A placard at the 2011-2012 California Dreaming exhibition at the Contemporary Jewish Museum in San Francisco. Flickr/donotlick.
Why are there Jewish museums? And what are they meant to accomplish? Among the many issues raised by the generous and thoughtful responses to my essay by Diana Muir Appelbaum, Walter Reich, and David Gelernter, these fundamental questions loom large.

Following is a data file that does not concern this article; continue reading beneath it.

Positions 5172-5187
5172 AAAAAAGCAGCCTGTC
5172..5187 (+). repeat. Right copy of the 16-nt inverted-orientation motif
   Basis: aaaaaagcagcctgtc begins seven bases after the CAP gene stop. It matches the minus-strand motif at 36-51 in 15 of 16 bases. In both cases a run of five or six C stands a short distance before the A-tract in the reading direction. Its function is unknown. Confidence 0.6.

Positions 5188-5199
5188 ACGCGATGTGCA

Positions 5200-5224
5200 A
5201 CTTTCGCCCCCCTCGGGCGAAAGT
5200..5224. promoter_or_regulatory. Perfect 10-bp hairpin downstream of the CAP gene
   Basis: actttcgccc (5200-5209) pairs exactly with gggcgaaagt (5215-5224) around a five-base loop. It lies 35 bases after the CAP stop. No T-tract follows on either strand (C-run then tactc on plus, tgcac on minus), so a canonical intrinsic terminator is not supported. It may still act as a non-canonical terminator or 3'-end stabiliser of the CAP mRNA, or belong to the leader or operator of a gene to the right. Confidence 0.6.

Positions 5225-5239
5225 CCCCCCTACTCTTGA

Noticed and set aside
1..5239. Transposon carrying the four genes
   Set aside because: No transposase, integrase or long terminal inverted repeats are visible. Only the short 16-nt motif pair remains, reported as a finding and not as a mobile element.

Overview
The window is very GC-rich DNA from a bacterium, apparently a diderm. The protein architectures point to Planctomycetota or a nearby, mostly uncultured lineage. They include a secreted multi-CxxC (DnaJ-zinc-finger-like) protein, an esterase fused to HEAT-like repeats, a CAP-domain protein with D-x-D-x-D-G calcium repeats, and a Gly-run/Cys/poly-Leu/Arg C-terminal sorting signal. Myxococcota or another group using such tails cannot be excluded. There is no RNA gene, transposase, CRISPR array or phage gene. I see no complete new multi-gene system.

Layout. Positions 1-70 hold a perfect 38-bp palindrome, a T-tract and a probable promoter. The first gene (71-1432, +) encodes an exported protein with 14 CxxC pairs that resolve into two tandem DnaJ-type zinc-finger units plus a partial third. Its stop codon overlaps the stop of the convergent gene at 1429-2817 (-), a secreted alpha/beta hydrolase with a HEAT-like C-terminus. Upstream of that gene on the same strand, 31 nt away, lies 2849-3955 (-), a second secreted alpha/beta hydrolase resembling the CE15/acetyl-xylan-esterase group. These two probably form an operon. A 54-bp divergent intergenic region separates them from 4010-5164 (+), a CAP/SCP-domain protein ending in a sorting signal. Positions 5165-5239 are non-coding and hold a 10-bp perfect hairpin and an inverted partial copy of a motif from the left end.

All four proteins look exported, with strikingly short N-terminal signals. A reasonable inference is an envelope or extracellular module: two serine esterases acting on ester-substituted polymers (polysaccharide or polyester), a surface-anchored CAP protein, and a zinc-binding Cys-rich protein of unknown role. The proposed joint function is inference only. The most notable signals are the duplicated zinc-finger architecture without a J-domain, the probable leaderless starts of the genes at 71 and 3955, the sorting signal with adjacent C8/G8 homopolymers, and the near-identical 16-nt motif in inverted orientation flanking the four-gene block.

For Appelbaum, the impulse to keep creating Jewish museums—an impulse that, as she points out, is an extraordinary phenomenon in itself—has something to do with Jewish preoccupations with commemoration and consensus. Jewish museums have been created, she suggests, partly as a memorial to a way of life lost, and partly as an attempt to find the least common denominator for those who remain. For Reich, who has experienced first-hand the pressures and paradoxes of these institutions, the Jewish museum can be easily misdirected, turned into a demonstration for the non-Jewish world, an attempt to justify and placate, with the promise that everyone will be better off for the universalist lessons learned. For Gelernter, Jewish museums, most of which “don’t know what they’re doing,” could instead become institutions for Jews to learn about themselves and perhaps, not incidentally, demonstrate to all the nature of Judaism’s influence and importance, with the Hebrew Bible at the core.